Research project

Antonio Cesti’s Orontea in Rome (1661): Visual Splendour and Issues of Performance Practice

Project overview

Among opera libretti of the seventeenth century, few can lay a claim to fame comparable to Giacinto Andrea Cicognini’s Orontea. No fewer than five composers set it to music between 1649 and 1687, and among them was Antonio Cesti, one the most successful opera composers of the century. Indeed, Cesti’s Orontea, premiered in Innsbruck in 1656, went on to become one of the most popular and influential operas of its time. As it always happens when operas circulate in diverse socio-political contexts, Orontea underwent numerous changes during the course of its journeys. Scholars agree that one of the fundamental stages in the development of this opera was its March 1661 production in the Colonna palace in Rome, where it was performed with a modified libretto by Giovanni Filippo Apolloni and a revised musical setting that presented new voice types. Both Cesti and Apolloni were in Rome in March 1661 and very likely supervised and assisted with the staging of this opera; for this reason alone, this particular version of Orontea constitutes a crucial testimony in the history of the circulation of early-modern opera. Furthermore, the Roman Orontea influenced in remarkable ways not only subsequent productions of this opera, but also other works that followed in its wake and were influenced by it.
Although scholars have agreed on the importance of the 1661 Orontea in the history of the circulation and reception of this opera, all traces of this production seemed to be lost. Thus far, only scant attempts have been made to reconstruct the context and the ways in which the opera was produced. An opportunity to reconsider the Roman Orontea in light of primary evidence emerges from the private archive of the Colonna family, until recently held in private hands and almost inaccessible to scholars. The sources for the Roman Orontea in the Colonna Archive include correspondence, extensive payment records; detailed descriptions of sceneries, lighting techniques, costumes, headgear, jewellery and shoes worn by singers and dancers; information concerning the building of the stage and boxes; lists of musical parts that were copied, which provide important insights into the number of musicians and composition of the orchestra, information on the singers and their voice types; and details of the prologue prepared for this specific occasion. This rich body of documents sheds new light onto several fundamental issues related the history of cultural transfer in early modern Italy, with particular emphasis on the transformation that Orontea underwent going from Vienna to Rome; performance practice in contemporary Rome, engaging with the writings and ongoing discussions of scholars on the voice types of comic characters in opera of this time; the seventeenth-century notion of opera as a spectacle in which music, text, dance, visual effects, lighting, costumes, and sceneries contributed to the creation of a highly multi-referential event; a little-explored page in the history of opera in Rome, made even more relevant by the fact that Orontea was the first “Venetian-style” opera to be staged in the city.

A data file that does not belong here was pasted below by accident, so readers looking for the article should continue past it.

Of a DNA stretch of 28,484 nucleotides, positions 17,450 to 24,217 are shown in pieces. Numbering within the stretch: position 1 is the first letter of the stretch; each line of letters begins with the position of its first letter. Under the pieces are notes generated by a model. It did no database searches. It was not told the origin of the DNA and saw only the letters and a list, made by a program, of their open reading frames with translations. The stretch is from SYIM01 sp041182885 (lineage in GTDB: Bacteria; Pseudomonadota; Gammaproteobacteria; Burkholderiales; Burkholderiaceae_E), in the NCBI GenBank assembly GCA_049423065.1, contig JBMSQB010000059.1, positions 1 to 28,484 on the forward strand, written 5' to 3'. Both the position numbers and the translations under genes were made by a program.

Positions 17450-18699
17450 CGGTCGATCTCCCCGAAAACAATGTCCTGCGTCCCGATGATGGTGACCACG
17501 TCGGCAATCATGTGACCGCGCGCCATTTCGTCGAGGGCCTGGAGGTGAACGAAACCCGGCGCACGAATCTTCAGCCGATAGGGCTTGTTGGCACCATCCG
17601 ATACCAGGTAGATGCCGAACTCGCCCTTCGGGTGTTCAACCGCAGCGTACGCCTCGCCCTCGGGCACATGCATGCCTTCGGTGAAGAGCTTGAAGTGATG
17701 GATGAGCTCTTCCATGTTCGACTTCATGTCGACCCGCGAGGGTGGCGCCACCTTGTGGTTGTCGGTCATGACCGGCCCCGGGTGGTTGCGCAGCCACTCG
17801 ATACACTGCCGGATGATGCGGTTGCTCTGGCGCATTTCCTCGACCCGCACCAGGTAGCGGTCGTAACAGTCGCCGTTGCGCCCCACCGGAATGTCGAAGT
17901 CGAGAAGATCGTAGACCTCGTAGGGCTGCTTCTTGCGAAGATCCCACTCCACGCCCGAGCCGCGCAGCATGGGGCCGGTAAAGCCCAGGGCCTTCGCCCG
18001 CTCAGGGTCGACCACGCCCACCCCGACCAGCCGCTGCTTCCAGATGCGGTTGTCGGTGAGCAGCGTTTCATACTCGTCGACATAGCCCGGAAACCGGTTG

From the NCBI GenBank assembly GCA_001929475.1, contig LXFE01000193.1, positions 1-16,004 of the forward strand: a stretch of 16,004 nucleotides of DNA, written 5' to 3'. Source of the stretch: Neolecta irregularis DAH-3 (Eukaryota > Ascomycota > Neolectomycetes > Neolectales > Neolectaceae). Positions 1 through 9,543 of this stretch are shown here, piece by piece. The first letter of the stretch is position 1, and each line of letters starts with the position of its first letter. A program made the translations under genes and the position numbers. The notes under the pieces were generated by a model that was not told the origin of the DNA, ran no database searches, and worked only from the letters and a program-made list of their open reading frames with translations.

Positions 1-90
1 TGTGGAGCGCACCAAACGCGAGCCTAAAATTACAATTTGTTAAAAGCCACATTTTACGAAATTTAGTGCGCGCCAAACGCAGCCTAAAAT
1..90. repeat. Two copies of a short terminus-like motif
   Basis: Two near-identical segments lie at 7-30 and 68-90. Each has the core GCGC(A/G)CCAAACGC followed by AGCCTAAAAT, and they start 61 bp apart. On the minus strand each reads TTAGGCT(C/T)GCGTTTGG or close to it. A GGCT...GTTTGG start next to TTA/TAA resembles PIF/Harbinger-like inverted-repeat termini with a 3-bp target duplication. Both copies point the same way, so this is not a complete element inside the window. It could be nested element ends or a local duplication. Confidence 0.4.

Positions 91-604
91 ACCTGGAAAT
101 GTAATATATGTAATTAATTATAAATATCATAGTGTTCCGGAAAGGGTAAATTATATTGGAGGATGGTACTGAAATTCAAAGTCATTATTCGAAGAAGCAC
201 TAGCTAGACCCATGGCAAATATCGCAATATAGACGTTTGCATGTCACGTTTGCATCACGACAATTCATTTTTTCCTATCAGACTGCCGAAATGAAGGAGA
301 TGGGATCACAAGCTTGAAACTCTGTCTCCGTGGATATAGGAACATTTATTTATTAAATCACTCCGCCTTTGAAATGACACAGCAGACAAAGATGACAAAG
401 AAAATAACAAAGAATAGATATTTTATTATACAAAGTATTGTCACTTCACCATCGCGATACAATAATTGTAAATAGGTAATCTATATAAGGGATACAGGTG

Lead researcher

Dr Valeria De Lucca

Associate Professor

Research interests

  • Early modern opera
  • Patronage and systems of music production
  • Singers and performance practice
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